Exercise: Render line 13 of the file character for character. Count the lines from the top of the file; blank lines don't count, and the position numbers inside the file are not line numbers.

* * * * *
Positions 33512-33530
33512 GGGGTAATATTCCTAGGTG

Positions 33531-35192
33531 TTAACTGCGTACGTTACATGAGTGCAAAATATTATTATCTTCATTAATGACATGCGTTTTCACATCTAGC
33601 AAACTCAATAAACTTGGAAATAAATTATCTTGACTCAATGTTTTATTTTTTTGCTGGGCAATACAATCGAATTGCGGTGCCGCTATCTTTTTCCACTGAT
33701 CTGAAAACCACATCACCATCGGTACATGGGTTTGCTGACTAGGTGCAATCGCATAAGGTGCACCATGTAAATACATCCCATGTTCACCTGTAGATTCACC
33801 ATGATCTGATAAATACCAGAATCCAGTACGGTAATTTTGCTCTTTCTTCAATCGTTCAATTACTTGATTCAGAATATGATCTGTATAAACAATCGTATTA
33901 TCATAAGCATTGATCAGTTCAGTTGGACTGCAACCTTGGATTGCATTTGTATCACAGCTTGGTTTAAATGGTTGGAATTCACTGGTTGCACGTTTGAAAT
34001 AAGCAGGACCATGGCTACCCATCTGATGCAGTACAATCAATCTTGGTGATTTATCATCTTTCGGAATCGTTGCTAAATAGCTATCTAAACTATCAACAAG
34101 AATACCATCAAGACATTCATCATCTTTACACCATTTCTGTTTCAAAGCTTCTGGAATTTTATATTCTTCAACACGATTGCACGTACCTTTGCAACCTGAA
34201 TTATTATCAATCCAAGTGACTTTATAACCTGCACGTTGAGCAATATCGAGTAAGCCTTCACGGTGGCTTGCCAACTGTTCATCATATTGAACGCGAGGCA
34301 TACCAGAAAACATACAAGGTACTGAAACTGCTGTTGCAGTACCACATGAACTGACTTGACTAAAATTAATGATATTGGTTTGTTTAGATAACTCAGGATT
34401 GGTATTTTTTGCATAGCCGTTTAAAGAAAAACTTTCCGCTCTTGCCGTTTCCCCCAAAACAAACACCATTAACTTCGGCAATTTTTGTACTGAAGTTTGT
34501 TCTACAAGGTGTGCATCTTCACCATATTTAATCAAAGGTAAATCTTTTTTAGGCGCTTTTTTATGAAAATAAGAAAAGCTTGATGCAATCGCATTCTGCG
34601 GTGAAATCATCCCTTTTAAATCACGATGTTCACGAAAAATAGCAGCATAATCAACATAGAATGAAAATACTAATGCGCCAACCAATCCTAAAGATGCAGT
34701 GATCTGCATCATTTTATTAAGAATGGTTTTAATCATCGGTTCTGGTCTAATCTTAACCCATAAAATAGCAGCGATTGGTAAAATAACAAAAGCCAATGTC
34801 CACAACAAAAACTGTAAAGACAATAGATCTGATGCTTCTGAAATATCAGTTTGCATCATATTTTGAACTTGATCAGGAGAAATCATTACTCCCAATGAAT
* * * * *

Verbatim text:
34401 GGTATTTTTTGCATAGCCGTTTAAAGAAAAACTTTCCGCTCTTGCCGTTTCCCCCAAAACAAACACCATTAACTTCGGCAATTTTTGTACTGAAGTTTGT